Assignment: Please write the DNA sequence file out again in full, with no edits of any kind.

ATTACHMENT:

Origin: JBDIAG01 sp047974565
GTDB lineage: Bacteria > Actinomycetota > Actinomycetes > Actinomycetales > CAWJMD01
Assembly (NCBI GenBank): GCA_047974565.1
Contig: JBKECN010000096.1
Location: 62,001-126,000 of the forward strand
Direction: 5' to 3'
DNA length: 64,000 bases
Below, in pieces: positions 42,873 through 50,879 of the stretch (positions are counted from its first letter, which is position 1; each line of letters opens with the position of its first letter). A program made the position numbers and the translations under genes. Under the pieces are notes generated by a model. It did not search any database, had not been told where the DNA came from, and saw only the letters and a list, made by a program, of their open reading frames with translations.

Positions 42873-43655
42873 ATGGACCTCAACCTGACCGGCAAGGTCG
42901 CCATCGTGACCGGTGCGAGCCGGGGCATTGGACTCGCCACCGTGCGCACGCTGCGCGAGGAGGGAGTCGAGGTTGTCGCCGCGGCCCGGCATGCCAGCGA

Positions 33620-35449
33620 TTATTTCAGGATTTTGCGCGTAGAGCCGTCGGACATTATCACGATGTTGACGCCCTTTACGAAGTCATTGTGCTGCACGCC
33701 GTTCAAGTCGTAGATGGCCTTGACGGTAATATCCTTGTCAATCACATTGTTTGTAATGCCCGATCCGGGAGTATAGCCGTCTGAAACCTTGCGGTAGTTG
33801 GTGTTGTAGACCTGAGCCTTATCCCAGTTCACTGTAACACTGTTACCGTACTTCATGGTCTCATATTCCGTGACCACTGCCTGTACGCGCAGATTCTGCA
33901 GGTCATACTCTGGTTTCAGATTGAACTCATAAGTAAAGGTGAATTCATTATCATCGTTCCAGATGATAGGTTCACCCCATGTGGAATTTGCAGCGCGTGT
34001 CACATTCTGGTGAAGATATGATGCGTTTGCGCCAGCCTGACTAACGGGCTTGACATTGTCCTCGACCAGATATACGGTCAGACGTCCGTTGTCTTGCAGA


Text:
Origin: JBDIAG01 sp047974565
GTDB lineage: Bacteria > Actinomycetota > Actinomycetes > Actinomycetales > CAWJMD01
Assembly (NCBI GenBank): GCA_047974565.1
Contig: JBKECN010000096.1
Location: 62,001-126,000 of the forward strand
Direction: 5' to 3'
DNA length: 64,000 bases
Below, in pieces: positions 42,873 through 50,879 of the stretch (positions are counted from its first letter, which is position 1; each line of letters opens with the position of its first letter). A program made the position numbers and the translations under genes. Under the pieces are notes generated by a model. It did not search any database, had not been told where the DNA came from, and saw only the letters and a list, made by a program, of their open reading frames with translations.

Positions 42873-43655
42873 ATGGACCTCAACCTGACCGGCAAGGTCG
42901 CCATCGTGACCGGTGCGAGCCGGGGCATTGGACTCGCCACCGTGCGCACGCTGCGCGAGGAGGGAGTCGAGGTTGTCGCCGCGGCCCGGCATGCCAGCGA

Positions 33620-35449
33620 TTATTTCAGGATTTTGCGCGTAGAGCCGTCGGACATTATCACGATGTTGACGCCCTTTACGAAGTCATTGTGCTGCACGCC
33701 GTTCAAGTCGTAGATGGCCTTGACGGTAATATCCTTGTCAATCACATTGTTTGTAATGCCCGATCCGGGAGTATAGCCGTCTGAAACCTTGCGGTAGTTG
33801 GTGTTGTAGACCTGAGCCTTATCCCAGTTCACTGTAACACTGTTACCGTACTTCATGGTCTCATATTCCGTGACCACTGCCTGTACGCGCAGATTCTGCA
33901 GGTCATACTCTGGTTTCAGATTGAACTCATAAGTAAAGGTGAATTCATTATCATCGTTCCAGATGATAGGTTCACCCCATGTGGAATTTGCAGCGCGTGT
34001 CACATTCTGGTGAAGATATGATGCGTTTGCGCCAGCCTGACTAACGGGCTTGACATTGTCCTCGACCAGATATACGGTCAGACGTCCGTTGTCTTGCAGA